Want to draw a complex picture on your iPad? There are clearly better and more customised apps out there for that job, but none will let you connect with people the way SyncSpace does. Used as it’s intended as a communication tool and as a blank space for your ideas, SyncSpace’s simple design and fantastically realised concept is proof there are still worthwhile innovations being developed. That it falls short with a limited toolbox may disappoint some, but this app still makes a worthy purchase and could prove essential.

Rated 4 out of 5

A brilliant visual aid that manages to bring something new to the table, while remaining focused on its task.


  • TITLE=”Make Me Music” for Young KIds – DONT MISS IT!!;RATING=5;Stylishly rendered Garage Band for beginners that lets kids express their inner Mozart or Madonna while learning about rhythm and melody in a bright, beautiful sound garden. Make Me Music, is a loud, raucous cacophony of ringing, honking, strumming and banging instruments brought to life by legendary Beatles´ artist Alan Aldridge and the creative folks at
    The app is very user-friendly with little or no instruction needed. The home screen has a big play button in the centre surrounded by a few instruments including some with hands and feet.
    Pushing play takes you directly to the music room. It’s anchored by a winding red pipe covered in garlands of flowers that laugh or make funny noises when touched. A question mark in the top left corner brings up basic directions which let parents know that the four flowers across the bottom of the screen control rhythms and the arrows in the bottom right corner let you change the melody from a Caribbean vibe ukulele to a jazzy trumpet. When the melody is changed, the background in the room changes colour as well which gives pre-schoolers a subtle hint to perhaps change the tempo of their composition.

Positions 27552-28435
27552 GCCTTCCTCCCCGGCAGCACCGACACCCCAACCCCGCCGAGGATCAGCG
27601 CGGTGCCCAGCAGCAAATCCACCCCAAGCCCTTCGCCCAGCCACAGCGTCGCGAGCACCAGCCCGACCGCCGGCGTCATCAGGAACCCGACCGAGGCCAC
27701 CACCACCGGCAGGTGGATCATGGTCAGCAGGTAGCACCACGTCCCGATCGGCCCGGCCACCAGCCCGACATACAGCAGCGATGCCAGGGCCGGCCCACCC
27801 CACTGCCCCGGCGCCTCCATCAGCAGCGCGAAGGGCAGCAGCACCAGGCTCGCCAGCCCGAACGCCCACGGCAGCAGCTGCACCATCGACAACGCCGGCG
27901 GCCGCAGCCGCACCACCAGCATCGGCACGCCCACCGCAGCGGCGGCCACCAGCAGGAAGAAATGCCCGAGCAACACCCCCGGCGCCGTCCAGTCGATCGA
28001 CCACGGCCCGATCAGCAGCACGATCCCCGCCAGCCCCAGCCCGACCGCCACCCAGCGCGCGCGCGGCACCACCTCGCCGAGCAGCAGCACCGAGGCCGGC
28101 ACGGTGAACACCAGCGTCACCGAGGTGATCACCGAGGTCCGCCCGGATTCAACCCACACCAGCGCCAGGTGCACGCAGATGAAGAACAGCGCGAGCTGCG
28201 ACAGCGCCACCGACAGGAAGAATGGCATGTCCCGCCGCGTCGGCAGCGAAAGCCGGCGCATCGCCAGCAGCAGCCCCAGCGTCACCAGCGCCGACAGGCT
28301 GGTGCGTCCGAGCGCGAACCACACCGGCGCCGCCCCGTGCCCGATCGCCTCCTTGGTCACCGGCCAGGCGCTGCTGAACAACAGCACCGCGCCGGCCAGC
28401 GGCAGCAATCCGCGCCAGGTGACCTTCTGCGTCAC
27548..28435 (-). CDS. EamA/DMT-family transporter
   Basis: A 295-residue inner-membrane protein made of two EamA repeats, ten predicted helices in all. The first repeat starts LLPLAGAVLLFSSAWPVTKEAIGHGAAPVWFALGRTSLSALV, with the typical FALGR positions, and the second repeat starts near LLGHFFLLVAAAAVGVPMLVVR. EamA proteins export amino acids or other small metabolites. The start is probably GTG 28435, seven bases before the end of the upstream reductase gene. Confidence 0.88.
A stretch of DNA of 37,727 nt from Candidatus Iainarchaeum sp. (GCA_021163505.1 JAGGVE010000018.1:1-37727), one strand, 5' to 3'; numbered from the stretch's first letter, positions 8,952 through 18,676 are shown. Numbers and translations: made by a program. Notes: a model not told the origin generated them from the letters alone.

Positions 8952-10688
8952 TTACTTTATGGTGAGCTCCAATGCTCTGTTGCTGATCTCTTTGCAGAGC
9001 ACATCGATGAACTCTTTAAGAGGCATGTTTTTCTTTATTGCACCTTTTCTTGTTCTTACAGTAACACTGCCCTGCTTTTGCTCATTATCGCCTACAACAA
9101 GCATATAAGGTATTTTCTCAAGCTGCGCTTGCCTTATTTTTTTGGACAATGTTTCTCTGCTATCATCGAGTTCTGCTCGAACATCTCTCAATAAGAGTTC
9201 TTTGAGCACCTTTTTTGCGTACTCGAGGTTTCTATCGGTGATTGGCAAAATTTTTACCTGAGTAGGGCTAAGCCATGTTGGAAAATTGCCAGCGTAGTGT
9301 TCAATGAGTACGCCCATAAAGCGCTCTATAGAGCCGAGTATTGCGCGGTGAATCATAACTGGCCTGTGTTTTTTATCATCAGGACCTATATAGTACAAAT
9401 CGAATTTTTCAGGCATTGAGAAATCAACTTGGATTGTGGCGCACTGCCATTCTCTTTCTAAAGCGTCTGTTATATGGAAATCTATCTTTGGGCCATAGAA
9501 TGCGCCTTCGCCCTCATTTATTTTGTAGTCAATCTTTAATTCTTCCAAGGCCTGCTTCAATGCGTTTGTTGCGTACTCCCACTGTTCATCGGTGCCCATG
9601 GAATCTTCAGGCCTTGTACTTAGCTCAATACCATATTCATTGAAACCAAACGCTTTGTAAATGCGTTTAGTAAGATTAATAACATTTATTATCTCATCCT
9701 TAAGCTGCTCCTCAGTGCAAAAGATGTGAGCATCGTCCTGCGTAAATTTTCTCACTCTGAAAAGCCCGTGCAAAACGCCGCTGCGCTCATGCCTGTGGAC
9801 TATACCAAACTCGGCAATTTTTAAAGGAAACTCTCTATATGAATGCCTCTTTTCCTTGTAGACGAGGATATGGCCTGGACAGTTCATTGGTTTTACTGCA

All the kid-created symphonies and concertos can be recorded by activating the microphone symbol on the bottom left. Kids get a 3, 2, 1 countdown before recording begins. Compositions can be saved by emailing them to yourself or friends. They are converted to a mp4 format, so once downloaded, tunes can be made into ringtones or used as background music for home movies or whatever creative pursuit calls for maximum banging and clanging.
    Music is the great equalizer because you are never too young, too old or too disabled to participate in it. The recordings my kids and I made with Make Me Music were not as pretty as the app’s band room, but we had a lot of fun. Private music lessons or even the yuppie filled music classes I took my kids to are expensive and a luxury many families (and increasingly schools) can no longer afford. If the research is to be believed, this $1.99 app which follows the Orff method is a good investment in your child’s academic future.
    Regardless of your stance on the importance of music education, Make Me Music is a welcome departure from the plethora of preschool apps and games currently available.
    Recommended for 3+ ios.